Table of Contents

I: The Constitutional Framework
1. Role of procedure
2. The Charter
3. Role and function of the Security Council
4. Provisional Rules of Procedure
5. Further documentation of procedures
II: Place and Format of Council Proceedings
1. Formats of meetings
2. Formal public (open) meetings
3. Formal private (closed) meetings
4. 'Periodic meetings', summits, and high-level meetings
5. Thematic debates
6. 'Orientation debates'
7. Wrap-up meetings
8. Meetings away from Headquarters
9. Place of meeting at Headquarters
10. Informal consultations of the whole
11. 'Arria-formula' meetings and 'Somavia-formula' meetings
12. Informal interactive dialogues or discussions
13. Other informal formats
14. Interpretation and translation
III: The People
1. The President
2. Permanent members
3. Non-permanent members
4. Regional and other groups
5. 'Groups of friends'
6. Political coordinators and experts
7. Credentials
8. Representation of China and of the Russian Federation
9. Permanent Missions and representation
10. Secretary-General and the Secretariat
11. Individual actions can make a difference
IV: The Council Convenes
1. Convening a meeting
2. Rejection of items
3. Agenda and Summary statement of matters of which the Council is seized
4. No requirement of a quorum
5. Notice of meetings
6. Timing of meetings
V: Conduct of Meetings and Participation
1. States invited to participate in Council proceedings
2. Individuals invited to participate in Council proceedings
3. Participation of Palestinian officials
4. Order of speakers
5. 'Right of reply' or 'further statements'
6. Motions, proposals, and suggestions
7. 'Blue' draft resolutions and order of submission
8. Non-member submission and co-sponsorship of resolutions
9. Amendments
10. Points of order
11. 'Precedence motions'
12. Rulings by the President
13. 'Stopping the clock'
VI: Voting
1. Substantive decisions and the veto
2. Insufficient affirmative votes
3. Procedural matters and the 'double veto'
4. Voting on the establishment of subsidiary organs
5. Voting on amendments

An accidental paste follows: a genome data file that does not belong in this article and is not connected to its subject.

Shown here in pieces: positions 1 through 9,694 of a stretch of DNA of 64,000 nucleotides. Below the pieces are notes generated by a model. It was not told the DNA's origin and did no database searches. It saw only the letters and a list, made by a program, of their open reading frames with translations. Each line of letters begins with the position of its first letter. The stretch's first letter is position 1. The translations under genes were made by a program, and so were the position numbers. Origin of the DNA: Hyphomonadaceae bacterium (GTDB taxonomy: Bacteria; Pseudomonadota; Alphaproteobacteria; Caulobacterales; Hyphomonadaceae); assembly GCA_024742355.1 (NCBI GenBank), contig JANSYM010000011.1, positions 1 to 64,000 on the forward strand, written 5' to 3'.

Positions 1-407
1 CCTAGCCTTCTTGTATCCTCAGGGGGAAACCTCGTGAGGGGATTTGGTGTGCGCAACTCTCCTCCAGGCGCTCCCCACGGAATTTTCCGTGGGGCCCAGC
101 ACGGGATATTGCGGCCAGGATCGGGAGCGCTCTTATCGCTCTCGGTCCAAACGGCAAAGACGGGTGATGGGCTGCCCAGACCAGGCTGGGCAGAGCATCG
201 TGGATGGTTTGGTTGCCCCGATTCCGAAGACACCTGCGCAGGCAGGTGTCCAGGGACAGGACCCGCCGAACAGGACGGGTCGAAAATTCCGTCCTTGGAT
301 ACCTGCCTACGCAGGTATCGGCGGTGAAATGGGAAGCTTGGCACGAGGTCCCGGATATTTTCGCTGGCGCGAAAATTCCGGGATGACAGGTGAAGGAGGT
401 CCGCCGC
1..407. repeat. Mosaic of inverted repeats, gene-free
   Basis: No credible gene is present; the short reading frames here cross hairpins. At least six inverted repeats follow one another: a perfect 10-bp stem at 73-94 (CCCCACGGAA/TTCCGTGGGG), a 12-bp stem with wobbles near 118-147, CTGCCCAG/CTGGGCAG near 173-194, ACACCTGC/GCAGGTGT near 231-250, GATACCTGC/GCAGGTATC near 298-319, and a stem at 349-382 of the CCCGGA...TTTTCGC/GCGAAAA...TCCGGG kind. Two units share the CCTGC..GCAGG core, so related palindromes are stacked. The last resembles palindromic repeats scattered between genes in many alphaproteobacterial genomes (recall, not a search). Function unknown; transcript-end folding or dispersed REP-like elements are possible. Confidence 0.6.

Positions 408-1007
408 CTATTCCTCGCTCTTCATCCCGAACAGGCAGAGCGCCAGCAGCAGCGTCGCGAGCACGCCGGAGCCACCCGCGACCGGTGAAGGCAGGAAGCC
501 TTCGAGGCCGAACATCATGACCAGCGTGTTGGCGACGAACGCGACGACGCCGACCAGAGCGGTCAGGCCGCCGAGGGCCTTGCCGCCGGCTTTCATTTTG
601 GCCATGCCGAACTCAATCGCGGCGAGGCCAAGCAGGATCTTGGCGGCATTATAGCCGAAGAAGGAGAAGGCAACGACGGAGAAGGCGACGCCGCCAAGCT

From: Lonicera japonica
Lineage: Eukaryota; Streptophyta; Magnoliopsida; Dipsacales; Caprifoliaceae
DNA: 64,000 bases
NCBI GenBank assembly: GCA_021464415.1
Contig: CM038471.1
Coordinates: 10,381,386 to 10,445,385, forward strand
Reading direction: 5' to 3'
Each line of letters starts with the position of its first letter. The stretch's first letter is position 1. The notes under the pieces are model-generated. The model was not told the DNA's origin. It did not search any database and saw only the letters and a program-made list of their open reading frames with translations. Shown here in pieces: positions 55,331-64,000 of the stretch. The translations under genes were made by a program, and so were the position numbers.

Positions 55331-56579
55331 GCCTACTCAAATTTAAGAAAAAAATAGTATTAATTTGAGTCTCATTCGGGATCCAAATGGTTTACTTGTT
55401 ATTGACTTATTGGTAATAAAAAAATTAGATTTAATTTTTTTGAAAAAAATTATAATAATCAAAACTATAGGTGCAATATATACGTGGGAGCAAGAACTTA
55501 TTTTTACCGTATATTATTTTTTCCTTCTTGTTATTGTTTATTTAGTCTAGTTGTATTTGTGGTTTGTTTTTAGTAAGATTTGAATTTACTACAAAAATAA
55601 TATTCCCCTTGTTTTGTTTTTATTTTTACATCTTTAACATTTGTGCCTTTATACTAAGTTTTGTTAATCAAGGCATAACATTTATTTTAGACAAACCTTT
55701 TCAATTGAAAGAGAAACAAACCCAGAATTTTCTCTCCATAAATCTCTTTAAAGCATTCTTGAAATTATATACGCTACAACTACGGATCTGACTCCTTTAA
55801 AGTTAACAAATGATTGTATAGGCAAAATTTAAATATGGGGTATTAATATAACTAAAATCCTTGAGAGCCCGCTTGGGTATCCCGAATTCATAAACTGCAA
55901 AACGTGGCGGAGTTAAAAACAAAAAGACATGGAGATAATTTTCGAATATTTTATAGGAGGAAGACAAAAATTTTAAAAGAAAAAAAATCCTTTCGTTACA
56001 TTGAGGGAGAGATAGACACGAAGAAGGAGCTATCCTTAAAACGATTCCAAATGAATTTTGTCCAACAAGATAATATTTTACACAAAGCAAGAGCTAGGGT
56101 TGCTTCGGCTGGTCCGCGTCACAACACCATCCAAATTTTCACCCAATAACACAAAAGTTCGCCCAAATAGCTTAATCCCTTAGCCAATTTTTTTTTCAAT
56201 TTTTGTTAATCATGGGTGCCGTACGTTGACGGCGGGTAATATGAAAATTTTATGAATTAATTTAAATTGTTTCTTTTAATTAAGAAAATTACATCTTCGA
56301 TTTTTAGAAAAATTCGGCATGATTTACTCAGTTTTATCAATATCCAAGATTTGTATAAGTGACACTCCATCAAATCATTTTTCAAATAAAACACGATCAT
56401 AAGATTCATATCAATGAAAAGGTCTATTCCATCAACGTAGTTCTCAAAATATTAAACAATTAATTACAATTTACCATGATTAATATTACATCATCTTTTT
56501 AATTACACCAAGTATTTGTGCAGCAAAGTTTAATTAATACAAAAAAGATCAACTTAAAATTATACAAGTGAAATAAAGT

6. Separate voting on paragraphs
7. Interruption of voting
8. Unanimity, consensus, and adoption by acclamation
9. Abstentions
10. Non-participation in the vote
11. Absences
12. Finality of the voting process
13. Statements before or after the vote
14. Draft resolutions withdrawn or not brought to a vote
15. Reconsideration of texts not adopted
VII: Decisions and Documents
1. Formats of decisions
2. Decisions in the context of the Charter
3. Resolutions
4. Statements by the President
5. Decisions to recommend appointment of Secretaries-General
6. Decisions relating to UN membership
7. Letters by the Council President
8. Notes by the President
9. Statements by the President to the press
10. Monthly forecast and calendar
11. Reports of the Secretary-General
12. Communications
13. Communications from private individuals and NGOs
14. Compendium documents
15. Categories of individual documents
VIII: Subsidiary Bodies
1. Military Staff Committee
2. Peacebuilding Commission
3. Subsidiary bodies concerned with Council procedure
4. Subsidiary bodies concerned with United Nations membership
5. Subsidiary bodies concerned with the maintenance of international peace and security
6. Thematic subsidiary bodies
7. Appointment of bureaux of subsidiary bodies
8. Reporting by subsidiary bodies
IX: Relations with other Organs and Entities
1. General Assembly
2. Economic and Social Council
3. Trusteeship Council
4. International Court of Justice
5. United Nations agencies, funds, and programmes
6. International Atomic Energy Agency
7. International Criminal Court
8. Special courts, tribunals, and investigative panels
9. Regional and subregional organizations
X: Concluding Reflections